Prospecting for Business Gold Is Key for Ent Following Mergers
COLORADO SPRINGS, Colo. -- When the $2.4 billion Ent completed a merger with US Alliance Credit Union in June, the financial institution set out on a mission to spread its business banking presence in the newly acquired areas.
The merger opened up opportunities for US Alliance's 7,000 members, who are mostly federal employees in the Denver area from agencies such as the U.S. Mint, the Postal Service and the Department of Agriculture.
"Traditionally, we service our existing members and work with those members brought over from the merger," said Gregg Cawlfield, manager of business banking at Ent. "Our goal is to make sure they know about our services and focus on retention. There is also the prospecting piece."
In June, Ent appointed Brian Kayton as a business banker to forge new business relationships as well as serve three of the credit union's service centers, including Buckley Air Force Base. A staffer at Ent for three years, Kayton has served in several capacities and previously gained experience as an assistant vice president and regional branch manager at another Colorado credit union. Following US Alliance's merger, Cawlfield said one of Kayton's roles will be to develop relationships with chambers of commerce and community groups, a key move since US Alliance did not have a business banking representative in place.
"There are a lot of businesses in the area [once served by US Alliance]," Kayton said. "The acquisition of new accounts is what we do, but retention is more important. We share the benefits of a credit union over a bank."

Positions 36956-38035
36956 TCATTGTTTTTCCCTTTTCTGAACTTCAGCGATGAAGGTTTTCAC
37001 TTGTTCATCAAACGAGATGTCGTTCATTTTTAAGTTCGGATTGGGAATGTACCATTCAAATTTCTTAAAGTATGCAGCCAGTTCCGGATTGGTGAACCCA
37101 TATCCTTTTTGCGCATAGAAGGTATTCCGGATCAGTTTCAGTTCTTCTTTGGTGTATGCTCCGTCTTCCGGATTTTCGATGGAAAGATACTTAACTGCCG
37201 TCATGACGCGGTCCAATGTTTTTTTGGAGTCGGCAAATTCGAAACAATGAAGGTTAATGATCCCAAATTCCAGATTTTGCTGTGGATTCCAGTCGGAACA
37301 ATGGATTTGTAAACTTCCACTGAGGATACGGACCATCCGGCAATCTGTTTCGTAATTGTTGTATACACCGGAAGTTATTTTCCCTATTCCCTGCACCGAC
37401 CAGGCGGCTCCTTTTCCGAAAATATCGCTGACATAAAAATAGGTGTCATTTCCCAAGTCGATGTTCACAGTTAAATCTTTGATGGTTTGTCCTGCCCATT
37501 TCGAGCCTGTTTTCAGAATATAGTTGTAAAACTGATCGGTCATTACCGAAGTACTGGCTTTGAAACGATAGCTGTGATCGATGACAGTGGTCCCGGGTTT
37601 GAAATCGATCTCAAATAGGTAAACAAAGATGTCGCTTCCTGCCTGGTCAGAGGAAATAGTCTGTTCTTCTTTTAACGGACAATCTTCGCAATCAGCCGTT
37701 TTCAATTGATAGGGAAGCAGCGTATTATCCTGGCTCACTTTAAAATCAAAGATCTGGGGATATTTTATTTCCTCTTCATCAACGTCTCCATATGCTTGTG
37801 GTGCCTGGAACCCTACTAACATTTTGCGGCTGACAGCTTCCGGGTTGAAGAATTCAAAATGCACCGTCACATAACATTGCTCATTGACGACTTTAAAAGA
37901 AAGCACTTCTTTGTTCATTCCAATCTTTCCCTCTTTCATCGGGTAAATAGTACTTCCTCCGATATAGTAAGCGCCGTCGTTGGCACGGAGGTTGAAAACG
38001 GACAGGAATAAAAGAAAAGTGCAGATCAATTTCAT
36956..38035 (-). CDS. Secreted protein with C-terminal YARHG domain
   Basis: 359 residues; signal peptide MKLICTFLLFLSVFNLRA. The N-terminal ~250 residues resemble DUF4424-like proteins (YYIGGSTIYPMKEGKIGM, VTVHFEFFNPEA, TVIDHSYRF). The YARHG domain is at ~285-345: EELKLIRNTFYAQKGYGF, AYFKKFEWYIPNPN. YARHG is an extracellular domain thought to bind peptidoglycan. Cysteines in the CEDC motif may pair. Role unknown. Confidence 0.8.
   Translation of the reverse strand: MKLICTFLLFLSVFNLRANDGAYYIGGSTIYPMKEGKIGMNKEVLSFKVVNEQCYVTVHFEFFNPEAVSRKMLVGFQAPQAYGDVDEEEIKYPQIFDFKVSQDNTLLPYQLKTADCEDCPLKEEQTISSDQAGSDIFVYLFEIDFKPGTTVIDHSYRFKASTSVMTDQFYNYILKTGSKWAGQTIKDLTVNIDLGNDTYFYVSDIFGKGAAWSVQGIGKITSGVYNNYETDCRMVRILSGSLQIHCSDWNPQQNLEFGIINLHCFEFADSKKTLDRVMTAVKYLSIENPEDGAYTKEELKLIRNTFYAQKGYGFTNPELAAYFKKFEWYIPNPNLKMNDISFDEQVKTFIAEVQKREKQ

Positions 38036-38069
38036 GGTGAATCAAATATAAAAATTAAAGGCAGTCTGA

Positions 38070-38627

Radio advertisements heard in the Denver market tout the credit union difference. However, Ent wants to build on that by emphasizing what the credit union has to offer to businesses. Since October 2007, Ent has added to its business banking program with new hires and services. Last year, it launched corporate online banking and an unsecured business line of credit with limits ranging from $3,500 to $50,000. The credit union also hired a commercial insurance agent for its Ent Insurance Group. In all, there are roughly 50 business service experts on board.
Cawlfield said the debut of remote deposit a couple months ago will be an important advantage for markets Ent merges into. Even with 21 locations in Colorado Springs, so far, members have raved about the new convenience, he said.
"We have great locations in downtown Denver [but] for other businesses, they may not be convenient," he said. "We received a lot of feedback from members [on offering remote deposit]."
Another key offering for entry into new territories is Ent's ACH expansion. Two years ago, a relaunch of the business banking program brought all services, including bill payment in house, Cawlfield said. Health benefits to small businesses are also available. Business deposits have grown to $47 million since 2006, he added. Business auto loans were scheduled to roll out in August.
It goes without saying that being the new kid on the block following a merger means getting the word out and offering the most bang for the buck, said James Moore, senior vice president of corporate communication at Ent. The credit union has a significant share of the market in Pike's Peak at 22%, he pointed out. About 40% of households here are members of Ent.
"This is a real shoe leather kind of deal," Moore said on courting small businesses. "In the Denver market, we really don't have brand recognition in north Denver. One thing we're seeing in [the] Firestone [service center] is that it is a growing area for new businesses to get their start."
Ent knows the competition in Denver and surrounding areas is thick but having the right people in place that understand the lingo to help businesses prosper has been a cornerstone, Cawlfield explained.
"It's our approach with any business-we want to become their partner. We don't want to sell them the products of the day. We prefer to have a comprehensive suite of services that will allow us to be competitive in the marketplace."